Idaho gas prices were 'schizophrenic' in 2013, says AAA

adutton@idahostatesman.comJanuary 7, 2014 

Gas prices for Idaho drivers were all over the place in 2013, and the fluctuations didn't seem related to the usual forces that drive gas prices, according to AAA Idaho.

"Idaho pump prices suffered a certain schizophrenia or detachment from marketplace reality in 2013," said Dave Carlson, public affairs director for the automobile group.

Idahoans paid less for gas than they did in 2012. But they paid more than the U.S. average — sometimes a lot more.

The Statesman reported Oct. 24 that Idaho drivers paid more per gallon, before taxes, than drivers in any other state in the continental U.S. Gas stations were making a profit from those sales, the report said.

The average price Oct. 24 was $3.58 per gallon in Idaho. By the end of November, that fell to $3.22.

"All of a sudden, Idaho was one of the states with the highest price drops," Carlson said.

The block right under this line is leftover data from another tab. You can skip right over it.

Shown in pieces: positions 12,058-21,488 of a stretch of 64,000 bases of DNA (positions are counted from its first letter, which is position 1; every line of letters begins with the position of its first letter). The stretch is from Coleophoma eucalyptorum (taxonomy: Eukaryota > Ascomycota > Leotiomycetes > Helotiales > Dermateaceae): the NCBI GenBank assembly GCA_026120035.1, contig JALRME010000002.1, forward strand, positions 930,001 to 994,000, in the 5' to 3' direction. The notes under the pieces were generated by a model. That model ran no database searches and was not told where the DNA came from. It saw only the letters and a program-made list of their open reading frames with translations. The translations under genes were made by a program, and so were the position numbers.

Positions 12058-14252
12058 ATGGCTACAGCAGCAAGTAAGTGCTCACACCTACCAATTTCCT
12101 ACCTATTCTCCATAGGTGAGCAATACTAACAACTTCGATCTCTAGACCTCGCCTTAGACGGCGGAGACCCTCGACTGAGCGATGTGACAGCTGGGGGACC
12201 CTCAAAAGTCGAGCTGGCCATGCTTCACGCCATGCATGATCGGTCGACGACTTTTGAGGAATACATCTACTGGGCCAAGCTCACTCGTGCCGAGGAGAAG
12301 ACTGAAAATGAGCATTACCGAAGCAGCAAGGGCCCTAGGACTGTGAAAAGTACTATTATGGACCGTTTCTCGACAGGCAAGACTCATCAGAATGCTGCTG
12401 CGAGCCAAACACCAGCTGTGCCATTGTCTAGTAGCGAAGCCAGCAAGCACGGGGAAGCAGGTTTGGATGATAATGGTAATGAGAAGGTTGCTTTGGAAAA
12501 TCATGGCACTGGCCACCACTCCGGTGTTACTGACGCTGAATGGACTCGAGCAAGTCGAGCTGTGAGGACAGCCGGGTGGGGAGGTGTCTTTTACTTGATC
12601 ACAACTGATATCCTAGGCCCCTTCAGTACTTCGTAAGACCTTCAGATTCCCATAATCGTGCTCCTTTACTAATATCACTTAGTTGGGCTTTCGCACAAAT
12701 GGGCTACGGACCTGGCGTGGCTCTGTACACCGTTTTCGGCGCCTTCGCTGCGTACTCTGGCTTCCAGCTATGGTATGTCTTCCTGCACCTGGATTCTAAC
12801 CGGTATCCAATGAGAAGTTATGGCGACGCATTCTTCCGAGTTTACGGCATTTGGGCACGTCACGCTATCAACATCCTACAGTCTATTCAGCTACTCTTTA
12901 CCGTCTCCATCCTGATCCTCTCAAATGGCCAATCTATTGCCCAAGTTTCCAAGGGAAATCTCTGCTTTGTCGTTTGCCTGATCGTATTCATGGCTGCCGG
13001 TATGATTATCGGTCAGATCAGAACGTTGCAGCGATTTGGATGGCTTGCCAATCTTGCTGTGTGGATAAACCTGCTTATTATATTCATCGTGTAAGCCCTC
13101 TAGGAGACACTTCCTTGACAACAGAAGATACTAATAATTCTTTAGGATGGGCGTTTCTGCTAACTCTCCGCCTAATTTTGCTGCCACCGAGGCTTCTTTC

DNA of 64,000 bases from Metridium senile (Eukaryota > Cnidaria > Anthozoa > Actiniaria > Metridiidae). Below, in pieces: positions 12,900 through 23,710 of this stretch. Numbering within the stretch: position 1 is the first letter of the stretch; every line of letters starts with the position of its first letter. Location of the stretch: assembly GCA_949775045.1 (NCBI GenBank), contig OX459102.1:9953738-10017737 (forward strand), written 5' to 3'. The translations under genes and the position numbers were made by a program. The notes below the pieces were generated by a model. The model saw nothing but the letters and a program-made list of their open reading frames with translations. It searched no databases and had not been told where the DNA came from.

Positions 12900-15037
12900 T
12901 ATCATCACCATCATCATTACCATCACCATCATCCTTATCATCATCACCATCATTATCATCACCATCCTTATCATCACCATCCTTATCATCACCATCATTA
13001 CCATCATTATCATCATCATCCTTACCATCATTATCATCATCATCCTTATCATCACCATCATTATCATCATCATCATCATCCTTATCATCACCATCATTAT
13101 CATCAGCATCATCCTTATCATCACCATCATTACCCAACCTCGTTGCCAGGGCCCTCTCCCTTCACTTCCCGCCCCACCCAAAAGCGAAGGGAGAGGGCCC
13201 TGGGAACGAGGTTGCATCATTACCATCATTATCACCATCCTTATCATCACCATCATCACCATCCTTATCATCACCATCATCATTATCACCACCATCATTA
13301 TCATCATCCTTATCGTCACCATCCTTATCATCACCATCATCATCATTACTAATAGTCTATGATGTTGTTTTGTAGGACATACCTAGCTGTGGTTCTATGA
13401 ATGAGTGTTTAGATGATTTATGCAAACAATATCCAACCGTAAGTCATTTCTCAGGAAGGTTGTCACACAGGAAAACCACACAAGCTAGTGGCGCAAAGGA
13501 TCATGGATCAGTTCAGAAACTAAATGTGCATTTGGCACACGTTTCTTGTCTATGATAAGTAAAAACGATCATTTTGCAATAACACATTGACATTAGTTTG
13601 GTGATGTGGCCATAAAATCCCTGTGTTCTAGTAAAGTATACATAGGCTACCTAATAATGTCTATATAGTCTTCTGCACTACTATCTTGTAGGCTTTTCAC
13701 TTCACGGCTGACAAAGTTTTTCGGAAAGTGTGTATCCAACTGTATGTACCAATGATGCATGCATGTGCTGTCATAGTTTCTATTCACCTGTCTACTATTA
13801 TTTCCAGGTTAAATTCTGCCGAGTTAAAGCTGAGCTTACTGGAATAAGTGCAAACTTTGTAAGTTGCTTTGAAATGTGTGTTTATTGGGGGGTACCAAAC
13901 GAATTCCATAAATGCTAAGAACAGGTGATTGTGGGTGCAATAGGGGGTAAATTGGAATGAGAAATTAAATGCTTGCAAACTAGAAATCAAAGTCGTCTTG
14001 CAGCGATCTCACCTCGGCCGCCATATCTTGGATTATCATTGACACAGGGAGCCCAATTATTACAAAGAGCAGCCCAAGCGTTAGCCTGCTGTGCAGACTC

The reason for the extremes is unclear, Carlson said. He noted there were no major run-ups in oil prices, no constricted oil-supply lines or geopolitical crises and no major hurricanes to affect prices.

"Idahoans had reason to be frustrated and angry at times throughout 2013," Carlson said.

The group speculated regional refinery production may have put more price pressure on Idaho gas prices, which were among the nation's most expensive for months.

"There's no law against high prices," said Brett DeLange, chief of the Idaho Attorney General's consumer protection department. "That doesn't mean we like it, there's just no law against it."

Unless there is a declared state of emergency, price-gouging is legal, DeLange said, adding that his office tracks gas prices to make sure businesses aren't price-fixing, which is against the law.

DeLange noted that, without counting taxes, Idaho shifted during the past few months from most expensive to least expensive place in the continental U.S. to buy a gallon of gas.

AAA says gas prices should average slightly less in 2014 as refineries add capacity and rely on more North American crude oil.

Audrey Dutton: 377-6448, @IDS_Audrey

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